If the State opted to continue the program (which would require Legislative action and a gubernatorial signature to change the statute), the GF/GP costs would increase significantly in subsequent years as noted above. Obviously, if the Federal legislation is enacted, the decision on whether to change the statute to continue the HMP would be impacted by the fiscal considerations outlined above.”
Very Bad Judgment Is Not A Bar To Judicial Tenure In The Peoples Republic Of Ann Arbor
A Washtenaw County 22nd Circuit Court judge is demonstrating the supreme impunity immunity enjoyed by the liberal elites in a modern one party state: Ann Arbor. Washtenaw County Trial Judge Carol A. Kuhnke has just dodged all legal consequences for possessing prescription narcotics not prescribed to her; narcotics which were used by her adopted son in his fatal overdose last year.
At this point, you probably have some sympathy for Judge Kuhnke. Opioid addiction is sweeping our country and there are a lot of tragedies occurring which parents simply cannot prevent. But there are twists to Judge Kuhnke’s story which sets it far apart from the typical overdose tragedy.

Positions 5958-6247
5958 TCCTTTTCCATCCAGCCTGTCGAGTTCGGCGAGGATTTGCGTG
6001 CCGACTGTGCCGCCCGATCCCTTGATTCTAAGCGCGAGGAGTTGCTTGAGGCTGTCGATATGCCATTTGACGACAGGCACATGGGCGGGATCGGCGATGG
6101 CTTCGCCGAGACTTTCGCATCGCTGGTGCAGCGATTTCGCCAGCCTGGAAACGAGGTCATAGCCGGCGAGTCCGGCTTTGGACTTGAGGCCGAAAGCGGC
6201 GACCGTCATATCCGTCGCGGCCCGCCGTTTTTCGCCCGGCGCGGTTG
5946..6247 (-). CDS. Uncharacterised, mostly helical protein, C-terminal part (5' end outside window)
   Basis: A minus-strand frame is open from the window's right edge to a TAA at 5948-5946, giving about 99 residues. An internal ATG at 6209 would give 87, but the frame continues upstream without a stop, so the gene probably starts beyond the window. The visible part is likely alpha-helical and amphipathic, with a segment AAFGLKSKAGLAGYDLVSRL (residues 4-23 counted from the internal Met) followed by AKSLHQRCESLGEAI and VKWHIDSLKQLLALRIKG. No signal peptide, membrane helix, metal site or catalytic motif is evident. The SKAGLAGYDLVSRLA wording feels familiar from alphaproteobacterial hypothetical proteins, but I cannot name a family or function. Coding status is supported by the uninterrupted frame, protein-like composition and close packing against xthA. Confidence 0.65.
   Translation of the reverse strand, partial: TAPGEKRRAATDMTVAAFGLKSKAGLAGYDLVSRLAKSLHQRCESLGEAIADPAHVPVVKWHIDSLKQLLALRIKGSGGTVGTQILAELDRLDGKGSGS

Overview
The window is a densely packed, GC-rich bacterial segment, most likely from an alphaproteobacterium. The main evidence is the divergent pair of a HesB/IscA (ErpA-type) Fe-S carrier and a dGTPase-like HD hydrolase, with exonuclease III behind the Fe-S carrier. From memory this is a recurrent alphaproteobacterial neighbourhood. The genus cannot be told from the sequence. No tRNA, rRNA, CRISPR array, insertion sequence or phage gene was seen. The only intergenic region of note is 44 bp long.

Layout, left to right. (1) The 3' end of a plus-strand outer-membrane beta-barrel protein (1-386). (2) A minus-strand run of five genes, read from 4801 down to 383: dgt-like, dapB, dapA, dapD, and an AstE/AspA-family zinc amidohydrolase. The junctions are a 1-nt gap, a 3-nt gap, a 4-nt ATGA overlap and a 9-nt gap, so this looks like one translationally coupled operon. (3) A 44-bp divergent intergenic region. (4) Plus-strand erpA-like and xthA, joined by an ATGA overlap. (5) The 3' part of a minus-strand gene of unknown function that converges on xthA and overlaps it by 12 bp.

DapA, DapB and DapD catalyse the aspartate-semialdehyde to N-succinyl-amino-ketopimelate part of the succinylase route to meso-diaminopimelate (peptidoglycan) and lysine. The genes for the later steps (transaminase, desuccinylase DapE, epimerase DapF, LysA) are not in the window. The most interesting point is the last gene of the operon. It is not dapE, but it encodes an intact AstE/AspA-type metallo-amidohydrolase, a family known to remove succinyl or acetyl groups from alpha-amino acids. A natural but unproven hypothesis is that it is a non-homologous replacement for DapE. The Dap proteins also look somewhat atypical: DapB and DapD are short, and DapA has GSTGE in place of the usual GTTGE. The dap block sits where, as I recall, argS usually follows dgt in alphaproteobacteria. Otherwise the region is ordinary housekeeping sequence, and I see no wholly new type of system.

Judge Kuhnke’s curious story began on November 25th of last year when her son was found dead from oxycodone toxicity, but only got its first airing in the press yesterday. Young John Kuhnke allegedly broke into a locked tool chest where Judge Kuhnke was storing both drugs and alcohol. The drugs included oxycodone, hydrocodone, trazodone, dexmethylphenidate, and tramadol. All nasty items. These drugs were originally prescribed to John Kuhnke, Judge Kuhnke, her wife Elizabeth Janovic, Janovic’s parents, and the Kuhnke/Janovic’s next door neighbor. John Kuhnke is alleged to have stolen ten prescription pill vials from the broken tool chest and taken some of the next door neighbor’s oxycodone pills to a friend’s house where he overdosed and died.
Washtenaw County Sheriff’s Office Detective Craig Raisanen requested warrant for Judge Kuhnke and her wife Elizabeth Janovic from the Washtenaw Prosecutor’s Office for possession of up to 25 grams of Schedule II narcotics prescribed in another person’s name [MCL 333.7403(2)(a)(v)]. The Washtenaw County Prosecutor asked AG Schuette to appoint a special prosecutor and that special prosecutor then decided that charges “would not be appropriate”. The Special Prosecutor appointed was Livingston County Prosecutor William Vailliencourt, who happens to serve in the county immediately north of Washtenaw. He fobbed the case off on the Judicial Tenure Commission, and it now appears that they too will take no action.